# [Physics] When the angle of incidence is less than the critical angle, why is some light still reflected

reflectionrefractionvisible-light

When the angle of incidence is less than the critical angle, why is some light still reflected? When the angle of incidence is greater than the critical all light is reflected, why is not all light transmitted when it's less?

Light is an electromagnetic wave, and as such is governed by the Maxwell equations. These equations (considering only the linear mediums 1 and 2) give certain boundary conditions: $$(\text{i})\ \epsilon_1E^{\perp}_1=\epsilon_2E^{\perp}_2\ \ ;\ \ (\text{ii})\ \bf{E}^{\parallel}_1=\bf{E}^{\parallel}_2$$ $$(\text{iii})\ B^{\perp}_1=B^{\perp}_2\ \ ;\ \ (\text{iv})\ \frac{1}{\mu_1}\bf{B}^{\parallel}_1=\frac{1}{\mu_2}\bf{B}^{\parallel}_2$$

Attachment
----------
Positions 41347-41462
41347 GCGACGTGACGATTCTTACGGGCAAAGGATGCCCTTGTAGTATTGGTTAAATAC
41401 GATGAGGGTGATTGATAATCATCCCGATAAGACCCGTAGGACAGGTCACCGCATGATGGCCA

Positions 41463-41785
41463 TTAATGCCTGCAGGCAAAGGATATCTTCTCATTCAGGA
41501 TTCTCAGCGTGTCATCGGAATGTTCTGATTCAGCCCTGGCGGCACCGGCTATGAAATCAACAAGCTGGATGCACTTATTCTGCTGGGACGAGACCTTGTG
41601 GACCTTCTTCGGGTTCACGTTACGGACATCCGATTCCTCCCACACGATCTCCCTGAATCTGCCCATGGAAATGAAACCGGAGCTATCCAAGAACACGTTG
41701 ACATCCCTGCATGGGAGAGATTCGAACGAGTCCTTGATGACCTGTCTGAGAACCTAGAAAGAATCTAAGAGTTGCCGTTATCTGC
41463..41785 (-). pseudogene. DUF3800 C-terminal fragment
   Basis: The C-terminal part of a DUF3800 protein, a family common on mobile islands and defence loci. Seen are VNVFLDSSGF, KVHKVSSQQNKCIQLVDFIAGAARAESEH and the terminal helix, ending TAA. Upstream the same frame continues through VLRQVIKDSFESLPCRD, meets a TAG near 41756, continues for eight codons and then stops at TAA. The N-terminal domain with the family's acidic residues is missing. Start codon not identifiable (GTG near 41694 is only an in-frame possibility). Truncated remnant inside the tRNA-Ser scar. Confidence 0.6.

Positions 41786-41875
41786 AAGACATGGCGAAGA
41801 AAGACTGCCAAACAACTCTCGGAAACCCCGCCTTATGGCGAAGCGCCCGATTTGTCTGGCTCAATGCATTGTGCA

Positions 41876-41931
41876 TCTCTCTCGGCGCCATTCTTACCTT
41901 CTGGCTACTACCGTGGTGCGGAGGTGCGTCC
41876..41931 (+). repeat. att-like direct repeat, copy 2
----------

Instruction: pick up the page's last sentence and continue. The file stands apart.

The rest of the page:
These conditions determine how the light behaves at the surface, and note that they imply the total E-parallel component in medium 1 is equal to the E-parallel component in medium 2. Mathematically,

$$\bf{E}^{\parallel}_1=\bf{E}^{\parallel}_{\text{incident}}+\bf{E}^{\parallel}_{reflected}=\bf{E}^{\parallel}_{transmitted}$$

This happens independently of the angle of incidence, hence there must be a reflected wave in order to have a refraction. You can calculate the amplitude for each of the components and check that they obey it. I suggest reading chapter 9 of Griffiths' "Introduction to Electrodynamics" for a better understanding.